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Tech savviness has steadily grown among rank-and-file employees. 
Ease of use across tech platforms such as low code/no code or data analytics tools has produced a new profile of worker who can reshape how their own department operates, and even impact projects companywide.
But the variety of applications these professionals can now get up and running without direct IT involvement is changing. Business technologists can create chatbots, data storage systems, IoT applications and digital commerce platforms, among other types of technologies, according to the Gartner survey.
“What we see now is … a tipping point in which technology management is slowly becoming a business competency, and it’s no longer just primarily within the purview of IT departments,” said Raf Gelders, research vice president at Gartner.
The shift creates a delicate balance for CIOs, who are tasked with producing a technology outfit that supports broader business strategies. With tech creation tools in the hands of non-IT workers, application sprawl can be a risk. The average department already relies on up to 60 applications, with the companywide number at over 200, according to an analysis by Productiv. 
The companies striking the correct balance are “trying to both harness democratized delivery and mitigate the risk” of applications built by business technologists, according to Gelders. There are security and compliance risks involved, but also potential redundancies, inefficiencies or misalignments.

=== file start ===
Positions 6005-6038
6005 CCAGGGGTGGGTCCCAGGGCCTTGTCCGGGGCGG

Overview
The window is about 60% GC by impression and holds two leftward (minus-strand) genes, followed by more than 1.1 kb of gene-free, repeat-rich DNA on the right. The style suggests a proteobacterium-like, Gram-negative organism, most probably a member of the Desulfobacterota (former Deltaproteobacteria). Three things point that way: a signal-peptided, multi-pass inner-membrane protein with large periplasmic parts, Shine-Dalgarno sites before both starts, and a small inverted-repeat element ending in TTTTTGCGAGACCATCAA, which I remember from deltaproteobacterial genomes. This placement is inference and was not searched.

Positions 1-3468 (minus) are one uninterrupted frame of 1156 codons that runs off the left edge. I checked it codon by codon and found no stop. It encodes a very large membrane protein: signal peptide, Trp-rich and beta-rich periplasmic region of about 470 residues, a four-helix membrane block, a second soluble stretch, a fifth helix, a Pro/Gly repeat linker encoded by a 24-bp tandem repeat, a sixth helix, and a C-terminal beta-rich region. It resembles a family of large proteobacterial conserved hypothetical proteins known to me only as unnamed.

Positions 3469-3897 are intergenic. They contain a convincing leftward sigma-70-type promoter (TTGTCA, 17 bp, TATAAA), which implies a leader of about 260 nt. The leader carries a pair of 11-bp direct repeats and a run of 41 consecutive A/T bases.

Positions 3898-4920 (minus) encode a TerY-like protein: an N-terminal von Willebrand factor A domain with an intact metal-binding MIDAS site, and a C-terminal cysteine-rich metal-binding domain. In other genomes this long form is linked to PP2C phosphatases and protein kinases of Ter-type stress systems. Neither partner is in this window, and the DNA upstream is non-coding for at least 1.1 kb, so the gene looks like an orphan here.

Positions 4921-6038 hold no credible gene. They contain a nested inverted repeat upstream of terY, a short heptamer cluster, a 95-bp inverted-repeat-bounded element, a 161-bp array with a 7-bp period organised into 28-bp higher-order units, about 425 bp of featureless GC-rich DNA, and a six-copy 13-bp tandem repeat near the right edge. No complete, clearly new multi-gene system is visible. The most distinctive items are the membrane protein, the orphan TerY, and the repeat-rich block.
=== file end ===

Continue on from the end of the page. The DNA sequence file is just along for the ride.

One strategic question companies should address is which technology talent they need where in the enterprise, in order to deploy effective tech solutions, according to Gelders. It’s a question best answered with insight from the CIO. 
Despite the risks involved, there’s motivation for companies to support business technologists. Gartner found companies that enabled business technologists were 2.6 times more likely to accelerate digital business outcomes.
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To compete in their industries, businesses rely on a growing set of digital tools that bring workers together, making the whole greater than the sum of its parts. But the balance is delicate. 
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Cloud is becoming the norm, but enterprises shouldn't assume that it's the best solution long term, even if they've already made the shift.
To compete in their industries, businesses rely on a growing set of digital tools that bring workers together, making the whole greater than the sum of its parts. But the balance is delicate. 
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